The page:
Where to Write

I often tell students and other new writers that writing is one part science and one part art. The first part can be codified and learned, the second has to be learned through trial and error, or experimentation. Where we write is part of that experimentation.

The where is a very personal thing, although many outside factors influence the ideal versus the reality. Some are best in a set place apart from everything where it is quiet. Others want a quiet place surrounded by books and pictures for inspiration. Some work best at home, others at an office, others in crowded coffee shops. Some are best off outdoors, some indoors.

Lighting can come into play, whether natural or artificial, a lot or a little. Even time can matter, whether morning, afternoon, or evening. Every variable is something to play with or tweak.

Music is a huge subject of discussion. I know people who can only write to music without lyrics (classical, jazz) or lyrics they can’t understand (Italian opera, German opera). Others prefer no sound. Some like loud music, others soft.

And some people can write anywhere, whether by natural inclination or necessity.

A number of outside factors can force us to adapt or work outside our ideal. Work, spouses, kids, living situations, roommates, and the like can all push us out of the ideal writing environment. Even writing advice columns can push at us to change our habits (because some famous writer said “the ideal writing environment is . . .”, we decide that must be true; the thing to remember is what is true for Famous Writer A is not true for Famous Writer B or for you). At the moment, I am writing this up at the dining room table while my toddler eats his lunch . . . not my ideal environment, but there you go.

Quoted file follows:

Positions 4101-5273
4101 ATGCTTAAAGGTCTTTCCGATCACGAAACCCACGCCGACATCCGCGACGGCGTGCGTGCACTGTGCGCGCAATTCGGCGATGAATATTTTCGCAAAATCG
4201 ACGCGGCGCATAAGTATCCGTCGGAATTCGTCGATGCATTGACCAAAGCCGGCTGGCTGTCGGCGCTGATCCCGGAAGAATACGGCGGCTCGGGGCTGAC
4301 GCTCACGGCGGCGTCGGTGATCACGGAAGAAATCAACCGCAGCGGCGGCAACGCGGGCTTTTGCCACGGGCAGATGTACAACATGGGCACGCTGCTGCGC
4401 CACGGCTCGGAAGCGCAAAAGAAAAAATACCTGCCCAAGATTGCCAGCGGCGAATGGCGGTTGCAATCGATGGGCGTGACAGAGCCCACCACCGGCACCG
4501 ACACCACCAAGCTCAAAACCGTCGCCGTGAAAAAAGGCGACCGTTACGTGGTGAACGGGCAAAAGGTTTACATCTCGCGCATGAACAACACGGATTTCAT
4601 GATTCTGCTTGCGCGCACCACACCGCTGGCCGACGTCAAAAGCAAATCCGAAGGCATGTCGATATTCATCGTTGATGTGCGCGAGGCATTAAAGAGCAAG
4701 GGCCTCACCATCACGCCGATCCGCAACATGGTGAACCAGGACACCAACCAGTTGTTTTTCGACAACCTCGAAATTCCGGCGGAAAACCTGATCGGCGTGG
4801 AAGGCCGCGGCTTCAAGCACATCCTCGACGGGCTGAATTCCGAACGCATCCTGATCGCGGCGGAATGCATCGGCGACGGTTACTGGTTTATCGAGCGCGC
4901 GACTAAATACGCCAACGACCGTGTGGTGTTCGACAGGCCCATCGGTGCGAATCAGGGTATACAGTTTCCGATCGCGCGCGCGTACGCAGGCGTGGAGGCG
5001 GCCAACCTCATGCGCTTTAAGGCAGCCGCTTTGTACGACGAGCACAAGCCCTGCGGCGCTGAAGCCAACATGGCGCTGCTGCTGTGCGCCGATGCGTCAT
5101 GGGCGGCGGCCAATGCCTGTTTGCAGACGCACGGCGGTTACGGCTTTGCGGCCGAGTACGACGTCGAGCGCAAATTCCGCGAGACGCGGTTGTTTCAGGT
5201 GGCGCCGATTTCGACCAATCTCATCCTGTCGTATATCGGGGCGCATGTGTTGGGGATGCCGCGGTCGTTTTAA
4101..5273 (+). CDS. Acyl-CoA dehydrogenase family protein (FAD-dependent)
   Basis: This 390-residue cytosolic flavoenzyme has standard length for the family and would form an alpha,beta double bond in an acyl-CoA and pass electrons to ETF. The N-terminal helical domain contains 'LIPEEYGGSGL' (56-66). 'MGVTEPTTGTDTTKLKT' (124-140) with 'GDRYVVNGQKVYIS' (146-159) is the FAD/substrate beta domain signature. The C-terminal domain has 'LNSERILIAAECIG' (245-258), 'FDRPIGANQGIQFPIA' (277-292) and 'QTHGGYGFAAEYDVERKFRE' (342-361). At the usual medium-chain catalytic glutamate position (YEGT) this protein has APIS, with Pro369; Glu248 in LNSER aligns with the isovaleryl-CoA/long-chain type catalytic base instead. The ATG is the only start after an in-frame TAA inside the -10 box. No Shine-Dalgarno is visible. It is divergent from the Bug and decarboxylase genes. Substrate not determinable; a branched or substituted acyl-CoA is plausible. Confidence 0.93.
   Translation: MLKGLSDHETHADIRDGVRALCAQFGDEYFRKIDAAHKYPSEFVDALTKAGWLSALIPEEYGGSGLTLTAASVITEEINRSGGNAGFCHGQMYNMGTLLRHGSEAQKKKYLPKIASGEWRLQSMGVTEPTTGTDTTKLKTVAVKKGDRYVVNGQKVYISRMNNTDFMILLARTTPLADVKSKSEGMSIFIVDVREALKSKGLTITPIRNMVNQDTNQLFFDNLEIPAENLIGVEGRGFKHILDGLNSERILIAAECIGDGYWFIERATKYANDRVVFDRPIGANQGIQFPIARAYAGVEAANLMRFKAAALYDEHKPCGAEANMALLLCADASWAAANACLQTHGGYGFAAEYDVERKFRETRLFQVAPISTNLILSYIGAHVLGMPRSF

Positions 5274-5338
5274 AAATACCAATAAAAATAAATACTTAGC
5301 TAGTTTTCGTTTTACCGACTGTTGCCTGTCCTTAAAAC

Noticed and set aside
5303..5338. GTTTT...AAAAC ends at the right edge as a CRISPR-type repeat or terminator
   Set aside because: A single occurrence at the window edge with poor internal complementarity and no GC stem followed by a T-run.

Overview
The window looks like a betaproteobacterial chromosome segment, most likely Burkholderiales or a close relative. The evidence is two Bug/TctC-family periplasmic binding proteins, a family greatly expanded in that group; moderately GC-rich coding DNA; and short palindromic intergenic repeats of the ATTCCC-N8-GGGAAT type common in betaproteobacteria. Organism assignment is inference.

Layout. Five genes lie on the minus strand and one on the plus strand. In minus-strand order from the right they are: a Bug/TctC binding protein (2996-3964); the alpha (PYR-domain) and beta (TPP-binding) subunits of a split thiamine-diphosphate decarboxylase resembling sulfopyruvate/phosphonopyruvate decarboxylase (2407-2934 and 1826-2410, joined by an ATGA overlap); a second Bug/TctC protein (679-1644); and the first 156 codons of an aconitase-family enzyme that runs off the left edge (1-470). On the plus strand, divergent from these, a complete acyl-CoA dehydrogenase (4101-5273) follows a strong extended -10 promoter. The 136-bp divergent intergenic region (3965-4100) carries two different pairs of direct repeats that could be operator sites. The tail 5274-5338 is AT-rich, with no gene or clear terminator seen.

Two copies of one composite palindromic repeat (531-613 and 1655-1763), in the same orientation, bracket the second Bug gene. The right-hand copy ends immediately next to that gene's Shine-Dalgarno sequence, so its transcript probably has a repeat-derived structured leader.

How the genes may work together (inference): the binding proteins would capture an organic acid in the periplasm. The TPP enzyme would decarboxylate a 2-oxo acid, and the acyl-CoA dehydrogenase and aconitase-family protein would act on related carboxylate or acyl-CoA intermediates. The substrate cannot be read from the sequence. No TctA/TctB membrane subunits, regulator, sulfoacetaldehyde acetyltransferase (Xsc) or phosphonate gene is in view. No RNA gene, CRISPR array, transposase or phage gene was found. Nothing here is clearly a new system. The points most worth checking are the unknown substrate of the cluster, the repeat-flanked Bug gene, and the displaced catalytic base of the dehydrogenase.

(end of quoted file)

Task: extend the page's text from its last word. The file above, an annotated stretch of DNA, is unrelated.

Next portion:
There is also a difference between taking notes (which can happen whenever inspiration strikes) and actual writing (turning those notes into stories, articles, etc.).

Personally, I’ve taken notes on the couch while watching TV, outside while hiking, in stock rooms, in library stacks, at the dining room table, in the car, at a desk between student clients, and basically anywhere and everywhere. For actual writing, I favor a desk or table (home or work office) with music (the louder, the better). For music, I’ve found I generally write better to metal, punk, and grunge, regardless of whether I’m writing fiction or non-fiction. I do prefer a neat workspace, but have worked on messy, shared desks in shared offices. I prefer writing in the afternoon, but having a toddler basically forced most of my writing into the evening and late night (which is fine; as a night owl, I adapt). Most of my non-fiction book was written on the dining room table, late at night after everyone else in the house had gone to bed. On the other hand, my dissertation was written at my home office desk entirely in afternoons. Both turned out pretty decent.

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